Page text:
Recruitment Poster for Jennison's Jay-Hawkers
Mound City, August 24, 1861

Originally a derogatory term, the name Jay-Hawk was adopted by the 1st Regiment Kansas Volunteer Cavalry
[Missouri Partisan Ranger Site]

Governor Geary's arrival in Kansas Territory was imminent in August 1856 when a manifesto was issued by "Citizens of Missouri," urging response to a call for help by pro-slavery Kansans. Geary was rightly thought to be unfriendly to the pro-slavery cause. Morin was one of the prominent Missourians signing the manifesto announcing in "earnestness and sincerity the imminent danger of irretrievable failure unless immediate response, in overwhelming numbers, was made to (the Kansans') call." Jim Lane's army "must be expelled from the Territory." Assistance was needed; pro-slavery citizens had been unable to assemble a force in Kansas "sufficient to compel the obedience of the rebels, now that they have been strengthened by this invading army." It was no "mere local quarrel; no mere riot, but it (was) war!" It was a war for extermination of pro-slavery citizens in which it was "not only the right but the duty of all good citizens of Missouri and every other State to come to (their) assistance, and enable (them) to expel the invaders." [Cutler, History, Part 40]

Morin won appointment as Register at the Land Office at Ft. Scott, an important political post, deciding land disputes between opposing claimants. His political influence was important even to free-state candidates like H. Miles Moore running for Territorial Attorney General in 1859. Moore wrote hoping to "secure (Morin's) influence " in Bourbon county and at the Territorial convention. [ KSHS Henry Miles Moore Collection, Box 1, Folder 4]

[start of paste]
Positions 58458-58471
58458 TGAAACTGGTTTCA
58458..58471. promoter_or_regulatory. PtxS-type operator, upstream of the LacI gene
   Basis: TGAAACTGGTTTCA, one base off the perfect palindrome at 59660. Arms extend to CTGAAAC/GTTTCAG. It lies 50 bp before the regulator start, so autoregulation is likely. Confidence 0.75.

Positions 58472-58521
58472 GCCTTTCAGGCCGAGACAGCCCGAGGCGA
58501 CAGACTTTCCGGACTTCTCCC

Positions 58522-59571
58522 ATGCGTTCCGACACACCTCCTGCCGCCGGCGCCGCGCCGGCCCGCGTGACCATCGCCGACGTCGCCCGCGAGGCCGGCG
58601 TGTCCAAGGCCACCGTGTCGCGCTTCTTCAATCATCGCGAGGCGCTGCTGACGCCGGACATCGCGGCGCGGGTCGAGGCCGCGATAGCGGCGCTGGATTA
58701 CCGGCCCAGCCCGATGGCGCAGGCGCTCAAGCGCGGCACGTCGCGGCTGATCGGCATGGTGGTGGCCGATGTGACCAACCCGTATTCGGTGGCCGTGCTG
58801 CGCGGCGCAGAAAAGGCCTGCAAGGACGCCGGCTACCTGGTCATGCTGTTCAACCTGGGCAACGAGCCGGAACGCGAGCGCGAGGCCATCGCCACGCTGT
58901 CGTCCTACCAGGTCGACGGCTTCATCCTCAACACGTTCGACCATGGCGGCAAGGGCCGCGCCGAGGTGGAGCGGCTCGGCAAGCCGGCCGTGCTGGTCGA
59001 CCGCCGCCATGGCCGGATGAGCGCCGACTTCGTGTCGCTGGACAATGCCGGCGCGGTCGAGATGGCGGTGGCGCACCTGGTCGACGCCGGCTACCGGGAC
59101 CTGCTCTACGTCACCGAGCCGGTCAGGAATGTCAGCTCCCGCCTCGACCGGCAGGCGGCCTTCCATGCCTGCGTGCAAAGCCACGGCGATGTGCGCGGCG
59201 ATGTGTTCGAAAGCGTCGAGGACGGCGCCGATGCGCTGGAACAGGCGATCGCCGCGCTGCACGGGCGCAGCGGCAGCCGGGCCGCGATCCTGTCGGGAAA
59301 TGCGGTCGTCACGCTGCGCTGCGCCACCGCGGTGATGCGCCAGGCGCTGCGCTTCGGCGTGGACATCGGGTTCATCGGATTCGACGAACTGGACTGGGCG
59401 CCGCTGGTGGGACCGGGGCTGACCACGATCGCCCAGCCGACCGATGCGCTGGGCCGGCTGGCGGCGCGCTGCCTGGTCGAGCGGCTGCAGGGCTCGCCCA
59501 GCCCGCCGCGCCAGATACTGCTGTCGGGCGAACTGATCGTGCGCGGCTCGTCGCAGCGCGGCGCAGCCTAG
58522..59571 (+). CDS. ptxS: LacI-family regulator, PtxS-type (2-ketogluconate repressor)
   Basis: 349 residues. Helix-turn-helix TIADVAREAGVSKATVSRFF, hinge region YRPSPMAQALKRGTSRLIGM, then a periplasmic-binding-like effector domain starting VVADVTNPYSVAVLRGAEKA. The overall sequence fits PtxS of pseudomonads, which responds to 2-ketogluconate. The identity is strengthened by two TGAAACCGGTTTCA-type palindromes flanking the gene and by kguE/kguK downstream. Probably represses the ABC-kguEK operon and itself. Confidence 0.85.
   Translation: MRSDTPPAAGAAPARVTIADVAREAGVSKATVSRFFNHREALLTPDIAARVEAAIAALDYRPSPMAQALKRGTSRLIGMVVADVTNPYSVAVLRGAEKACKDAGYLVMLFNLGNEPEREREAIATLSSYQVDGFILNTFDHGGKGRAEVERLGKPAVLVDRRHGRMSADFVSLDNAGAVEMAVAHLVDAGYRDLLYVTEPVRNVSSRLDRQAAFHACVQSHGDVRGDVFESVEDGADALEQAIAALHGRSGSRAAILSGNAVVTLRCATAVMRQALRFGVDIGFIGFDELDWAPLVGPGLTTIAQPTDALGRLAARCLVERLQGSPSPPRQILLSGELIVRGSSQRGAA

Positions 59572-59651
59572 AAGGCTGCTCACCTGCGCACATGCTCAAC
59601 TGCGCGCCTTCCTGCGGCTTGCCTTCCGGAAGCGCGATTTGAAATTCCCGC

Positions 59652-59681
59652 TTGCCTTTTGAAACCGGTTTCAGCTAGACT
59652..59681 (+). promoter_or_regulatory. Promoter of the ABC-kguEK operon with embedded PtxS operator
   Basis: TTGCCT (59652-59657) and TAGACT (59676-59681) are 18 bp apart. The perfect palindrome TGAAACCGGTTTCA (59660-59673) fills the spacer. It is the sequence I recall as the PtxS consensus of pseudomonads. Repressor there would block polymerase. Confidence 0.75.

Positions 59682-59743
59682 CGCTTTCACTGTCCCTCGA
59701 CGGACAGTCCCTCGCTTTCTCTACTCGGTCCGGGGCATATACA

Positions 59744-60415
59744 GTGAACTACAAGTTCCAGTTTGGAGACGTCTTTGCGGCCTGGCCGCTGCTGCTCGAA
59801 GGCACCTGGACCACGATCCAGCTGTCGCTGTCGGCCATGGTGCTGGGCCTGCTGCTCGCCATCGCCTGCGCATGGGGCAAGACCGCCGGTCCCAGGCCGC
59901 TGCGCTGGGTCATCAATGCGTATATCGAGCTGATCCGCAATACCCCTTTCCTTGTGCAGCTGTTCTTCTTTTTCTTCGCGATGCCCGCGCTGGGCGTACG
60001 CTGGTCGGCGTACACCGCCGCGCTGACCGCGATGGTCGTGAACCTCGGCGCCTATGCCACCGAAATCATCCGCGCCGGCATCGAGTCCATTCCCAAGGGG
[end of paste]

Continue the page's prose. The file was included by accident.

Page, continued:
Morin opposed Missouri's secession but was appointed a Brigadier General by Governor C.F. Jackson in 1861. He at first accepted but "upon reflection, declined." He stayed in Platte county, acting as deputy sheriff in 1862. [Paxton, Annals, 353]

In July 1864, Northwest Missouri was raided by Jennison's Jayhawkers and Morin was arrested near his home in Platte City. He was allowed to walk down the street "on parole" and encountered Judge William Paxton. Jennison's men included "personal foes" who knew Morin as a pro-slavery man from his days in the Ft. Scott land office. Morin told Paxton that his friend could save him from Jennison's men by telling the Yankee officers that Morin was a Mason and had bitterly opposed secession. Paxton sought out the officers and was explaining "our brother" Morin's position when shots rang out and Morin ran in "greatly affrighted." The commanding officer sent Morin home under escort. Morin hid that night beside a log, near the road. His enemies followed him but failed to find him. The next morning Jennison's troops left the area, leaving behind a "band of incendiaries" who burned a number of houses and churches in Platte City. [Paxton, Annals, 369]

Charles Clark